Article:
Tell me by the way I walk

Jun 09, 2008

Biometrics is commonly associated retinal scans, iris recognition and DNA databases, but researchers in India are working on another form of biometrics that could allow law enforcement agencies and airport security to recognize suspects based on the way they were, their characteristic gait. The team reveals details of a comprehensive framework for gait recognition by computer in the inaugural issue of the Inderscience publication, the International Journal of Biometrics.

C. Nandini of the Vidya Vikas Institute of Engineering & Technology and C.N. Ravi Kumar of the S.J. College of Engineering in Mysore, India, explain that human gait typifies the motion characteristics of an individual. Viewed from the side, we each have a unique gait that makes us easily recognizable.

They point out that a camera with a side view can record a set of key frames, or stances, as a person heads for the security desk at an airport, military installation or bank, for instance. Key frames over the person's complete walk cycle, can then be converted into silhouette form and statistical analysis using so-called Shannon entropy, together with height measurements and the periodicity of the gait used to classify the person's gait.

The gait of individuals checking in at an airport could then be compared with the database, perhaps even before they enter the airport concourse. Such data compared with CCTV footage might also be used to track suspect terrorists or criminals who may otherwise be disguising their features or be carrying forged documents.

The researchers emphasize that gait recognition has a significant advantage over more well-known biometrics, such as fingerprinting and iris scanning in that it is entirely unobtrusive and can be used to identify an individual potentially from a considerable distance. "The ability to identify a possible threat from a distance gives personnel a longer time frame in which to react before a possible suspect becomes a real threat," the researchers say.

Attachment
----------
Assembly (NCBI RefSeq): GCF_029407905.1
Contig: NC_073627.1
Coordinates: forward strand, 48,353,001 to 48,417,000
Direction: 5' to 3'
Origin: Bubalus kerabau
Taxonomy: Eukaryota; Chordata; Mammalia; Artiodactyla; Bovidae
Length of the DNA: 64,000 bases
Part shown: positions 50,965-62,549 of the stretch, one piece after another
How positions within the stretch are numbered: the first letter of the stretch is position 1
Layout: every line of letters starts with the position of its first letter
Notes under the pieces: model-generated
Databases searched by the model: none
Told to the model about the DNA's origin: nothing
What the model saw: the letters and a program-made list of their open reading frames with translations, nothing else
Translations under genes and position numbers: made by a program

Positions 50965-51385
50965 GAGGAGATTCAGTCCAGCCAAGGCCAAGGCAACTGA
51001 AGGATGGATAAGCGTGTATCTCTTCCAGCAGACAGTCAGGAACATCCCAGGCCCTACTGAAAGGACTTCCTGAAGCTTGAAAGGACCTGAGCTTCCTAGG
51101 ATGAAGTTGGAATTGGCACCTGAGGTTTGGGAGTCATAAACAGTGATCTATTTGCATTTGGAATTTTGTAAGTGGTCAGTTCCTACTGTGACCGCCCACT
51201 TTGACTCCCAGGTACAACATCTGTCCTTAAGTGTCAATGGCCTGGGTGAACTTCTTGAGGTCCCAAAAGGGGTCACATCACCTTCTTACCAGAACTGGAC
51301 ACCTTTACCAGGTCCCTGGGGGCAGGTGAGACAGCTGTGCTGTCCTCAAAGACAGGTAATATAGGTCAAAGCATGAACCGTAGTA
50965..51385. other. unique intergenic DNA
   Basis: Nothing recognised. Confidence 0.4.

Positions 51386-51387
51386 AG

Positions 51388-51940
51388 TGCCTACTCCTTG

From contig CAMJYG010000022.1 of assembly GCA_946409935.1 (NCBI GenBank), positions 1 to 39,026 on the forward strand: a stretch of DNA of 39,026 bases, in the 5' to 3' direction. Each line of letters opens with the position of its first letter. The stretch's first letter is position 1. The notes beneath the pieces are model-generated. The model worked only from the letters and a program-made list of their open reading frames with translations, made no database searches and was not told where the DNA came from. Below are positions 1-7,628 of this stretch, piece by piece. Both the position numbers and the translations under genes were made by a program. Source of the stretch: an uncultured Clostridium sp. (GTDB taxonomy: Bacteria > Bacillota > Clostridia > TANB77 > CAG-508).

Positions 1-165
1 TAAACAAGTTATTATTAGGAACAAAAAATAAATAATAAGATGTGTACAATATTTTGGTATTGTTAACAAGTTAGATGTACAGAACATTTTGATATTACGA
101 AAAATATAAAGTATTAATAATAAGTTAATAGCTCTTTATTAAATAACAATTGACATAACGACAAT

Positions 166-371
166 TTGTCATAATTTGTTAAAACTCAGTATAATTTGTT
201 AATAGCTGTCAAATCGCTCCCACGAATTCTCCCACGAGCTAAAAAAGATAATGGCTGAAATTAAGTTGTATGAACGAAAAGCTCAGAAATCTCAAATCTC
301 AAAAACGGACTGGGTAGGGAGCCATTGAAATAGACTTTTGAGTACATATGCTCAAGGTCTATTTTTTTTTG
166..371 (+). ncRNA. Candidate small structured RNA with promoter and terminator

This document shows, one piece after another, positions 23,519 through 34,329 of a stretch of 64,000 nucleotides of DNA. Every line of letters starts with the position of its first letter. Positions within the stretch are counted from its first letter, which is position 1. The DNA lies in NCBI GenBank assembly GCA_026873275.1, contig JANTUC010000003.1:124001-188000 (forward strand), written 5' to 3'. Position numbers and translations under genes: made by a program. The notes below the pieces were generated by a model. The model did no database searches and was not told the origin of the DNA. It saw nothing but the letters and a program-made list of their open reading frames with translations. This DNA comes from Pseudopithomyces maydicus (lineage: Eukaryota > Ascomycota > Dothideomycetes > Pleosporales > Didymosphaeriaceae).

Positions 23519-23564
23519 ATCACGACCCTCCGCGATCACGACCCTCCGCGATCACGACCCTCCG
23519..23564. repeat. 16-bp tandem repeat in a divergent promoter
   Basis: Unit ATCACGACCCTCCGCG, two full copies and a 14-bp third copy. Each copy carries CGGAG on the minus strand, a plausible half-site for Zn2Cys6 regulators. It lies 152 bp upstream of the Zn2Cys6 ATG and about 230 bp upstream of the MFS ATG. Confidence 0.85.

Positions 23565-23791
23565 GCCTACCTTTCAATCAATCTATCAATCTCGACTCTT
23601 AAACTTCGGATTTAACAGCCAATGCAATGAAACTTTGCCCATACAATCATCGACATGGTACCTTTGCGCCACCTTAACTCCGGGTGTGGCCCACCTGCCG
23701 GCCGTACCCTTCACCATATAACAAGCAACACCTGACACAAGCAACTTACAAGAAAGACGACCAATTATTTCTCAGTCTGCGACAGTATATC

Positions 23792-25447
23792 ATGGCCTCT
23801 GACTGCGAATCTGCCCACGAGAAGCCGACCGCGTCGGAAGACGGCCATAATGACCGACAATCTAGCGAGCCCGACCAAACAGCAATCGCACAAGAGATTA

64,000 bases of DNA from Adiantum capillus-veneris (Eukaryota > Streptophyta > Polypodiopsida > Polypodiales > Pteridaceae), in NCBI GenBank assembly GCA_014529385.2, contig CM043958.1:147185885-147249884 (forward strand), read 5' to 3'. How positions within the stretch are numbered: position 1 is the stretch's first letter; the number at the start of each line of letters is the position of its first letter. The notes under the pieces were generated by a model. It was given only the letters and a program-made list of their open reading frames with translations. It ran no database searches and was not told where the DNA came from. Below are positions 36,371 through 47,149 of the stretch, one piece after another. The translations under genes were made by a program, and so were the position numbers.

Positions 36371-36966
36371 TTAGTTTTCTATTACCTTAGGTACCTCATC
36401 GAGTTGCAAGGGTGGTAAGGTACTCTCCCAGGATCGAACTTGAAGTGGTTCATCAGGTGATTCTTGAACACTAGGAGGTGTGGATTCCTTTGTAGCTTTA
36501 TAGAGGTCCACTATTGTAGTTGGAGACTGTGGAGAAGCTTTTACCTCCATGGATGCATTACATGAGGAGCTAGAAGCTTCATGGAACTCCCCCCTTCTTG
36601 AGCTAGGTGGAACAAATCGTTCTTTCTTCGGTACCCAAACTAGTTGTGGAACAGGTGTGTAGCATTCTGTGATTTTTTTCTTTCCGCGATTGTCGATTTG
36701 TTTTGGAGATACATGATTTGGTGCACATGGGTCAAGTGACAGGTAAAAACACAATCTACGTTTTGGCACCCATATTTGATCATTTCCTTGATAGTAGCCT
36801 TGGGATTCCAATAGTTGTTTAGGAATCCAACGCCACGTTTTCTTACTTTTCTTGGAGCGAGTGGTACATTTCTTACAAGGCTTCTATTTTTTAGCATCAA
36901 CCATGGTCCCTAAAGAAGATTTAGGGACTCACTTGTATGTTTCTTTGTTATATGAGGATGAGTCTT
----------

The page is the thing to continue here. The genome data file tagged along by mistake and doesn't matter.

They carried out initial tests on 20 people recorded walk in a straight line at normal speed and stride, back and forth in front of a video camera placed perpendicular to their path. They obtained good recognition rates using the Shannon entropy equation and the individuals' height. Recognition performance of the system was sensitive to changes in big viewing angle above ten degrees but was reasonably robust even when the individuals changed walking speed.

Source: Inderscience Publishers

Explore further: US scientists make embryonic stem cells from adult skin

add to favorites email to friend print save as pdf

Related Stories

Tracking people by their 'gait signature'

Sep 20, 2012

The National Physical Laboratory (NPL) has developed a walking gait recognition system that, in combination with other tools, can help track an individual though a CCTV monitored area by analysing the way ...

Fingerprints and faces can be faked, but not brain patterns

Feb 05, 2009

(PhysOrg.com) -- Sensors able to identify individuals’ brain patterns and heart rhythms could become part of security systems which also use more traditional forms of biometric recognition, thanks to pioneering work being ...

Recommended for you

Leeches help save woman's ear after pit bull mauling

22 hours ago

(HealthDay)—A pit bull attack in July 2013 left a 19-year-old woman with her left ear ripped from her head, leaving an open wound. After preserving the ear, the surgical team started with a reconnection ...

New pain relief targets discovered

Apr 17, 2014

Scientists have identified new pain relief targets that could be used to provide relief from chemotherapy-induced pain. BBSRC-funded researchers at King's College London made the discovery when researching ...

User comments : 0

More news stories

Treating depression in Parkinson's patients

A group of scientists from the University of Kentucky College of Medicine and the Sanders-Brown Center on Aging has found interesting new information in a study on depression and neuropsychological function in Parkinson's ...

Impact glass stores biodata for millions of years

(Phys.org) —Bits of plant life encapsulated in molten glass by asteroid and comet impacts millions of years ago give geologists information about climate and life forms on the ancient Earth. Scientists ...